Since November's elections, Republicans have been trying to convince themselves and the rest of us that their message and leaders, not their policies. Maybe they've convinced themselves, but for the general public, it's not working. Just a day after CNN released a poll finding that 53 percent of Americans say Republican policies are too extreme, a Washington Post/ABC poll has an identical percentage saying that Republican policies, not a failure of leadership, are the problem.
Q: There are two different points of view as to why the Republican Party has lost the popular vote in five of the last six presidential elections. Which of these two views do you, yourself, think is more nearly right…So that's 53 percent of people saying that the Republican party is too conservative and not concerned enough with lower- and middle-income people. Just 27 percent of Republicans agree, though, bolstering party leadership in its refusal to change.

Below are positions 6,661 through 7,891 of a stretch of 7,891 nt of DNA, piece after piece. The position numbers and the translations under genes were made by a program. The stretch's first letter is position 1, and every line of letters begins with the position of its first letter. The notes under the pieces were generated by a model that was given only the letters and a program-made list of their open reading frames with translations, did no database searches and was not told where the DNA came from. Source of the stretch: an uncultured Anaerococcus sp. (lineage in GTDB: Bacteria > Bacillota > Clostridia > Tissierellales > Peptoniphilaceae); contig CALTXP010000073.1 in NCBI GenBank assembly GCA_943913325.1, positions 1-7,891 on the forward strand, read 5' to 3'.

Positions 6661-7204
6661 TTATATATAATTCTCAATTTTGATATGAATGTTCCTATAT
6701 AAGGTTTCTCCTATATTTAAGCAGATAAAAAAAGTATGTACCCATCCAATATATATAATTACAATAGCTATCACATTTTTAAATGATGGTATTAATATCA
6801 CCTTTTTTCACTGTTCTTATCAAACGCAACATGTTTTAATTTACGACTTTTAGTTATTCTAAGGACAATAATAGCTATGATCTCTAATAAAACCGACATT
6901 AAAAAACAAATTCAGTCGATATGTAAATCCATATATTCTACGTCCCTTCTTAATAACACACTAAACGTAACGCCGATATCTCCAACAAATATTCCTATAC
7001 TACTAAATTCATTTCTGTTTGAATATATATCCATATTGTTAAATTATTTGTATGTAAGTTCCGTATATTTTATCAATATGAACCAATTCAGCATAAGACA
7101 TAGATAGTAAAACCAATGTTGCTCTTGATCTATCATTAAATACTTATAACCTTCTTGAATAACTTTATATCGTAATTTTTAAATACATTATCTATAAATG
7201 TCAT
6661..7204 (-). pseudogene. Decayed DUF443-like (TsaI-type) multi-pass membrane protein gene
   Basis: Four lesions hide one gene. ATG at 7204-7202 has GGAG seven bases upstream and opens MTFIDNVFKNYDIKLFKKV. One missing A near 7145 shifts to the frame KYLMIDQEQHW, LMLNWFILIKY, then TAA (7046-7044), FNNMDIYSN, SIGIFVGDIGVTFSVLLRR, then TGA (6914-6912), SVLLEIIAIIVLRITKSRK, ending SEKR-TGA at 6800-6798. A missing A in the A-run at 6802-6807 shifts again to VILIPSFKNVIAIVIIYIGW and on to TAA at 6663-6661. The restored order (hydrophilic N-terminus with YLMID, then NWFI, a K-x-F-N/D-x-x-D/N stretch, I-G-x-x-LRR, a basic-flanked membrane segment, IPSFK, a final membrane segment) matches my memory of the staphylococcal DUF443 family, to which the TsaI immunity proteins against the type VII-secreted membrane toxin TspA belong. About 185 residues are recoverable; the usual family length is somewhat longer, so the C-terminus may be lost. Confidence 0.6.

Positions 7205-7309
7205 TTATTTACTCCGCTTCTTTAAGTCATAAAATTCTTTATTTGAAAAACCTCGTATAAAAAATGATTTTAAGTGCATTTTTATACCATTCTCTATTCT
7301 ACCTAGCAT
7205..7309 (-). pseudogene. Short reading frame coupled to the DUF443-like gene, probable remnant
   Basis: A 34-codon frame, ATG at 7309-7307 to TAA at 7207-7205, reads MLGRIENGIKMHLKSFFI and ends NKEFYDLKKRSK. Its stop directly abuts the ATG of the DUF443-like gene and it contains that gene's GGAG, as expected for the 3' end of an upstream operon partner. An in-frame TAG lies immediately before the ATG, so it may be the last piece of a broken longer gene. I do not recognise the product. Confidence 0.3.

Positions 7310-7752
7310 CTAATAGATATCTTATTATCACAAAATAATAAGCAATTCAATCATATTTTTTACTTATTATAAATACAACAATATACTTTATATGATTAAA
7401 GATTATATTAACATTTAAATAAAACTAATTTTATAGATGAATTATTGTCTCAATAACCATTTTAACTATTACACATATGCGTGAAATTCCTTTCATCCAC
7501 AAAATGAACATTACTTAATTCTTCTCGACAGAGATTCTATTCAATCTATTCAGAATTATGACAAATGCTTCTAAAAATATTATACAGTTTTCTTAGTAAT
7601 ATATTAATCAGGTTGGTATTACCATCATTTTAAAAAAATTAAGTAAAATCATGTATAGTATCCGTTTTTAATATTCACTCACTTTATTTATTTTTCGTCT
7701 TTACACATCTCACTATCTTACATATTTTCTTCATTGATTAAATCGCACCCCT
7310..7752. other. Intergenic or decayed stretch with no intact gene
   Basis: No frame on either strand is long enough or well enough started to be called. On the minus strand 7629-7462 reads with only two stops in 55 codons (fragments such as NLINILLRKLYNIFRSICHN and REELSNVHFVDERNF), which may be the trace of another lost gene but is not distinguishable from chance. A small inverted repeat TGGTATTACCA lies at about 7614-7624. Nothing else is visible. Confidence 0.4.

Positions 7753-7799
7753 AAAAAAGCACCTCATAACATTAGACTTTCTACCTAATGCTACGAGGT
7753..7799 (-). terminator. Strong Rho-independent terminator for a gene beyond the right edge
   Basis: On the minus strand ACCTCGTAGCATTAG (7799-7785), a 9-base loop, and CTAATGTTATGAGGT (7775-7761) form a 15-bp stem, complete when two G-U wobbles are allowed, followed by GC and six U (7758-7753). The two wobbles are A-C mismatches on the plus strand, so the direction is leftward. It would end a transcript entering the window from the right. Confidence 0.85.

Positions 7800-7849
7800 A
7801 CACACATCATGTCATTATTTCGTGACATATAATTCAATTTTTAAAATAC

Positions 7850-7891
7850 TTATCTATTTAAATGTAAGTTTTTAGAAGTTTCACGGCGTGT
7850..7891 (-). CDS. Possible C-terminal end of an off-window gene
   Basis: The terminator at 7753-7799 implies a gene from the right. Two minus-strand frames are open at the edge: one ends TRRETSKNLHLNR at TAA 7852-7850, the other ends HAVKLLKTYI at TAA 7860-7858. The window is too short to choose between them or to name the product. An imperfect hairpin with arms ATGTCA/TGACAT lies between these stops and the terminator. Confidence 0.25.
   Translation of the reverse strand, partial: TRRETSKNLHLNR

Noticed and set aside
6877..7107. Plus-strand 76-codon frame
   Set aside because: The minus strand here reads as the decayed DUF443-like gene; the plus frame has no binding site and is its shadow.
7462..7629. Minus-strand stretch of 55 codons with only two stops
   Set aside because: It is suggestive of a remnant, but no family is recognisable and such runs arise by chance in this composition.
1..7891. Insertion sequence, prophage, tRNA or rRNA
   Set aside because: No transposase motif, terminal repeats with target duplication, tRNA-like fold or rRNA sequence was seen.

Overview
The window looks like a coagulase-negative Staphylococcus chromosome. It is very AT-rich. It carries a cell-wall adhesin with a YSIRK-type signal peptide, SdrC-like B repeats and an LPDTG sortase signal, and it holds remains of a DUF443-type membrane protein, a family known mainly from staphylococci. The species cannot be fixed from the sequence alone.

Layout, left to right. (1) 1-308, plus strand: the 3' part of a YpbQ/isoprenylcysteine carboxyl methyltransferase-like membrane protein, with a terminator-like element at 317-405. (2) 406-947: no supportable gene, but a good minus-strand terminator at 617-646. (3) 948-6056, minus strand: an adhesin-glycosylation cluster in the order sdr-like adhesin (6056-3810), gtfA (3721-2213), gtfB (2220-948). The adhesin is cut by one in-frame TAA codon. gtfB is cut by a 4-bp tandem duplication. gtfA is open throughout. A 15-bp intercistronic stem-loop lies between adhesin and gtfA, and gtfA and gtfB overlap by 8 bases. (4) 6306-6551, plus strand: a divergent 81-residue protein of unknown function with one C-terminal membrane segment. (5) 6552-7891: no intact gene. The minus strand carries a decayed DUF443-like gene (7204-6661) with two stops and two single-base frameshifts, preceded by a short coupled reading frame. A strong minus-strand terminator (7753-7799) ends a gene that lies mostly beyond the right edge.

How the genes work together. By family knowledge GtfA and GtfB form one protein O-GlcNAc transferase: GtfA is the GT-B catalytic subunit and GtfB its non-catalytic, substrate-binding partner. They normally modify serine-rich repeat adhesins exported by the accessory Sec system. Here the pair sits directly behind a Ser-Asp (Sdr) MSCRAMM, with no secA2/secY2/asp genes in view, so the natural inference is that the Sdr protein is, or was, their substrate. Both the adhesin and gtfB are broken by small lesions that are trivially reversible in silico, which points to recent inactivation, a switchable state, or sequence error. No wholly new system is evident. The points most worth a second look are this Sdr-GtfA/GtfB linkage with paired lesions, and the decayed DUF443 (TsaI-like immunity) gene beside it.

One group holds that the Republican Party is too conservative and needs a program concerned more directly with the welfare of the people, particularly those in the lower and middle income levels.
The other group says that the policies of the Republican Party are good–but the party needs a better leader to explain and win support for these policies.
Meanwhile, congressional Republicans are in a high-profile fight to cut Social Security, Medicare, and Medicaid and protect tax breaks for wealthy people. And doing those things just a little isn't enough for them—they're going big or, as Thursday night, going home. Republicans are settling in for a fight that will damage their party brand still further; the question is how much they'll manage to hurt the United States along the way.
If only Democrats were as fierce in their advocacy for good, popular policies as Republicans are for bad, unpopular ones. Sign our petition urging Senate Democrats to oppose any Social Security benefits cuts during the fiscal cliff negotiations.